EDITOR DANIEL CLIFTON
BURNET — A Burnet County jury deliberated for about seven hours July 19 before acquitting suspended Llano Police Chief Kevin Ratliff of felony tampering charges. However, the jury did convict the man on three Class A misdemeanors.
“It was a huge win for Kevin,” said his defense attorney, Austin Shell. “Because he retains his right to vote, he retains his right to have a firearm, and it helps him in future employment possibilities. A felony conviction would have changed his life dramatically.”
Ratliff was charged with two counts of official oppression, a Class A misdemeanor, and one count of tampering with a government record to defraud or cause harm, a state jail felony, in regard to the May 2, 2017, arrest of Cory Nutt at his Llano residence. A grand jury indicted Ratliff in February of this year on the charges for his role in the arrest.
The Burnet County jury convicted Ratliff on the Class A misdemeanor official oppression counts as well as a Class A misdemeanor tampering charge. The jury had a choice between convicting him of a felony level tampering charge or the Class A misdemeanor.
All three misdemeanor convictions are punishable by up to a year in jail and up to a $4,000 fine. Punishment will be assessed at a later date.
Wiley “Sonny” McAfee said the charges stem from how officers arrested Nutt then handled the ensuing paperwork. During the arrest, McAfee said Ratliff entered the private residence to arrest the suspect on public intoxication charges, but the district attorney pointed out the officers involved, including Ratliff, didn’t have any justification to go into the home.
“The fact they went into his residence — that wasn’t a public place — for a public intoxication arrest, you just can’t go into someone’s home and arrest them without a warrant, without consent, or exigent circumstances,” McAfee said. “And the jury obviously found there was no exigent circumstances in this situation.”
Three other officers involved in the arrest also face charges for their alleged actions during the incident.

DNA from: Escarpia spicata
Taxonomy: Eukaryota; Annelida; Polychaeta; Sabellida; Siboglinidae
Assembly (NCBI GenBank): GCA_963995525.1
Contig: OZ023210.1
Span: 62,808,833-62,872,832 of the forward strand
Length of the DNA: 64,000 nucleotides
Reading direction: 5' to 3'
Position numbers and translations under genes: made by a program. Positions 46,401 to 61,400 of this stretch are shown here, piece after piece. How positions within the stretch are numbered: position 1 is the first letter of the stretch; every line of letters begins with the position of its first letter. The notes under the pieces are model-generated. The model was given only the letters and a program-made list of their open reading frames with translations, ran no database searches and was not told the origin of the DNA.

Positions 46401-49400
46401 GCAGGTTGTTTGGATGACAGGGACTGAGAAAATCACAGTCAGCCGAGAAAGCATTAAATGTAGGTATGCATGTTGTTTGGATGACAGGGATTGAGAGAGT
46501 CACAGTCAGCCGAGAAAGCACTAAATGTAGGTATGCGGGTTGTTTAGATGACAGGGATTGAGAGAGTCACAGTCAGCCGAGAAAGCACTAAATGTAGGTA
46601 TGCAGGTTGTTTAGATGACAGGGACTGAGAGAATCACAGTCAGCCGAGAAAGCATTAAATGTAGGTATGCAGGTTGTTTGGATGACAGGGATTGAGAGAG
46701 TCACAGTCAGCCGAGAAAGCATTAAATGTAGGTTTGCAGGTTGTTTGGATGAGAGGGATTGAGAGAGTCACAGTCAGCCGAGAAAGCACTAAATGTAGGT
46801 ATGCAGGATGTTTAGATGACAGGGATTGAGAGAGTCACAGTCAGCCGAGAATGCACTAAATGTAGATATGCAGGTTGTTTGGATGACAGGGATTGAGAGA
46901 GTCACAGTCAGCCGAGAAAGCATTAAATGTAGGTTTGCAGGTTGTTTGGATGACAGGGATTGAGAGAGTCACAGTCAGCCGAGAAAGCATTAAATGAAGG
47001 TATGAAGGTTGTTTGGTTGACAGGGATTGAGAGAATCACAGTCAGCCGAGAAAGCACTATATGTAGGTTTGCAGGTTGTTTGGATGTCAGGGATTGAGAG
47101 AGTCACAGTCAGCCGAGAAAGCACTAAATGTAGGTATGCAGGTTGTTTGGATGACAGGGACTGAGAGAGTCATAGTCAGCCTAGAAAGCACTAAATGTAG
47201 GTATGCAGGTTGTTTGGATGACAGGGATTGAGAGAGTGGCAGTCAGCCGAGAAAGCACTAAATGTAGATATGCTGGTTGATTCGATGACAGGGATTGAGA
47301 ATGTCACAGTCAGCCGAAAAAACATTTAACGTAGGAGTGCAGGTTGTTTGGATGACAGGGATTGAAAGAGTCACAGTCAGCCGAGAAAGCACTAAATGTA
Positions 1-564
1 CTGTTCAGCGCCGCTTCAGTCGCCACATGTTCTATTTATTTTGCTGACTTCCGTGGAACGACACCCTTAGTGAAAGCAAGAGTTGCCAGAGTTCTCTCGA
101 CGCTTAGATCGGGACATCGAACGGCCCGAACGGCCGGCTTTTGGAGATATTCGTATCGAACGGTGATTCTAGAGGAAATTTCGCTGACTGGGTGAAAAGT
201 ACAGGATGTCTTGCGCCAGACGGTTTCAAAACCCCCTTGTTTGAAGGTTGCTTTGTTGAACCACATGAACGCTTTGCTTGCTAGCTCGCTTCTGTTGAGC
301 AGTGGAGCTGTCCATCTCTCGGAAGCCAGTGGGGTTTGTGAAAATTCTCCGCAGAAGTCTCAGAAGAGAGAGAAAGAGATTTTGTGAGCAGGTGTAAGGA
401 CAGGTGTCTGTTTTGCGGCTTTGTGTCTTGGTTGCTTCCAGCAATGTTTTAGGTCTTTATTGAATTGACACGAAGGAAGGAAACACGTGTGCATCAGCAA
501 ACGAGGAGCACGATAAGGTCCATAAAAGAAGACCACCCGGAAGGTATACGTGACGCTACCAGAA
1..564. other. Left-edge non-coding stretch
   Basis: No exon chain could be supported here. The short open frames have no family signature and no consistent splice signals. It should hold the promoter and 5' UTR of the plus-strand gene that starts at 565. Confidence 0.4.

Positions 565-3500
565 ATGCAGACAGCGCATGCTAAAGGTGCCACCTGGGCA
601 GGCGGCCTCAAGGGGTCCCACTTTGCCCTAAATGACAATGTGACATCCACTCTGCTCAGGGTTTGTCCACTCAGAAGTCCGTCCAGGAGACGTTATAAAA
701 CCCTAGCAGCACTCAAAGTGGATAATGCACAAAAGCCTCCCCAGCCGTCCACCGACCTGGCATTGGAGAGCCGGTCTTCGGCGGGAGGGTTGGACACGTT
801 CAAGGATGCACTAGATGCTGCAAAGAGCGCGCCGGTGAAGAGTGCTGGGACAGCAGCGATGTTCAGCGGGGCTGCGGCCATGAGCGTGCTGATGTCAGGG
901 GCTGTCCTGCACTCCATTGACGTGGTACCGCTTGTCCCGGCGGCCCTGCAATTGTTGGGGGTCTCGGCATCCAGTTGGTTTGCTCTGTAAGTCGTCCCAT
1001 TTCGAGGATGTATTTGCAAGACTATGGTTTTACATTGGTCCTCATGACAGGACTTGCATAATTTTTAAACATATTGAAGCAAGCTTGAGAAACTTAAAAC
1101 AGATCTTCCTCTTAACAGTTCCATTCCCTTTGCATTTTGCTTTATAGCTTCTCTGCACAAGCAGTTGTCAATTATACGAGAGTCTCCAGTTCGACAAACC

As for the tampering with a government record charge, McAfee said that had to do with the official report.
“The officers misrepresented what happened in the arrest in that they left out going into (Nutt’s) residence,” he said.
Though his office did get convictions in the case, McAfee admitted it was a tough one.
“Obviously, I have mixed feelings being a strong supporter of law enforcement and with a background in law enforcement. It’s always tough when there’s an officer, especially a police chief, involved,” he said. “But, the jury got it right. They worked hard. I know they paid a lot of attention to the details.”
Shell shared similar thoughts about the jury.
“They did a tremendous job,” the defense attorney said. “They really paid attention to the evidence and worked hard in their deliberations. They followed the law, and I can’t say enough for them.”
Shell also pointed out that his client received a tremendous amount of support from his family and the community. Shell estimated that, over the course of the four-day trial, which began Monday, July 16, there were no fewer than 50 people in the courtroom for Ratliff.
“The community was behind him. They didn’t want him convicted of a felony,” Shell said. “Kevin is such a good man. We were really happy he was cleared of the felony charge.”
Ratliff’s future in law enforcement is yet to be determined. The city of Llano placed him “on leave with pay” on Jan. 12 of this year and named an interim chief “pending the outcome of the investigation.”
While a felony would have ended his law enforcement career, Shell said there is still hope that Ratliff can remain in the field.
“He’s entitled to a hearing on what’s going to happen to him; it was just waiting for the outcome of this trial before it could proceed,” Shell said.
McAfee said the Texas Commission on Law Enforcement application states that a person with a Class A misdemeanor conviction is disqualified for life from becoming a peace officer in Texas.
“But a city or agency can apply for a waiver on a person’s behalf if they want to hire him,” the district attorney said.
The trial took place in State District Judge Evan Stubbs’s courtroom.